In Australia, a record renewable electricity generation of 26.5% of five of the total nations states total consumption was recorded at the end of September. This analysis was conducted by Hugh Saddler, an energy consultant and Australian National University honorary associate professor. The analysis showed continued growth in renewable energy generation, and coinciding drops in emissions. Carbon emissions due to electricity generation, gas consumption, and transportation in the last 12 months fell by around 4.6% - or 14 million metric tons less of carbon in the atmosphere. The observed reductions took place across five states, Queensland, New South Wales, the Australian Capital Territory, Victoria, South Australia and Tasmania, and account for nine million consumers.
While a significant amount of reductions resulted from less frequent travel due to Covid, a higher proportion of reductions cam from wind and solar power displacing coal in the energy market. Despite changes to travel patterns, the pandemic did not significantly alter electricity consumption in these areas. The findings include record breaking numbers for solar rooftop generation demand for September, while Saddler predicts that renewables' share of the energy blend will continue breaking records in October and November.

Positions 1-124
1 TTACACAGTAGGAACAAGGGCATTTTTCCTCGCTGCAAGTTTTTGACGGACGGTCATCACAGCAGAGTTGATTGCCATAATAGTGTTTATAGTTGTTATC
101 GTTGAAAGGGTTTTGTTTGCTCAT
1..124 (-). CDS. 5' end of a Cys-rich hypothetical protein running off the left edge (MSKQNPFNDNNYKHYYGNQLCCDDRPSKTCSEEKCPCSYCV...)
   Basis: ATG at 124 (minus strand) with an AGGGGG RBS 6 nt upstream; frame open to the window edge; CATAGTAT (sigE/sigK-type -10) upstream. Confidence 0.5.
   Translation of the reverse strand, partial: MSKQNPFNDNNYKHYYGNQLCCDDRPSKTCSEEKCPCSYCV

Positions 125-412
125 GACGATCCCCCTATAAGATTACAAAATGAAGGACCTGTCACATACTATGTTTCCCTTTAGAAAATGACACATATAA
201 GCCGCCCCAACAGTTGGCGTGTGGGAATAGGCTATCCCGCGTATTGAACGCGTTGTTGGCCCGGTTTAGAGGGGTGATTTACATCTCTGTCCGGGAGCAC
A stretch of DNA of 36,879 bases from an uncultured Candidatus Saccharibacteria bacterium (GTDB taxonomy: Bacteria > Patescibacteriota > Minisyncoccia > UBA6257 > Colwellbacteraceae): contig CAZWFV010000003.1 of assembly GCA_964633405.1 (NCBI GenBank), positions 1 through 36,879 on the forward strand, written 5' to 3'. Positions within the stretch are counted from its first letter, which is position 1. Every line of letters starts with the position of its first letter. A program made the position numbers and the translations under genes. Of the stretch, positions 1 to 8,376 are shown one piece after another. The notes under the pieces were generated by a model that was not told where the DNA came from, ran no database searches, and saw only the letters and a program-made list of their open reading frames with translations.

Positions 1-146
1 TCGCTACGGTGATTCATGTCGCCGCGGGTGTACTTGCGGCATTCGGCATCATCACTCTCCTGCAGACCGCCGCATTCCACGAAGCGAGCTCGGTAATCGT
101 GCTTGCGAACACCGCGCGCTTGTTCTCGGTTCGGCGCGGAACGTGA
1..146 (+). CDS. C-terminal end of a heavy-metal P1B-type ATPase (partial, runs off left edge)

Richie Merzian, the Australia Institute’s climate and energy program director, cites changing technologies and attitudes as the basis of this shift, saying "Renewables in Australia are now cheaper and more popular than fossil fuels, and we expect a lot more renewables coming on line soon." These findings suggest that conversion to renewable power in other countries can improve emissions in a similar fashion, with renewable energy dominating the share in reductions compared to Covid. Richie continued saying “This is just the start ... to really nail Australia’s emissions, you need to electrify everything with renewables.”
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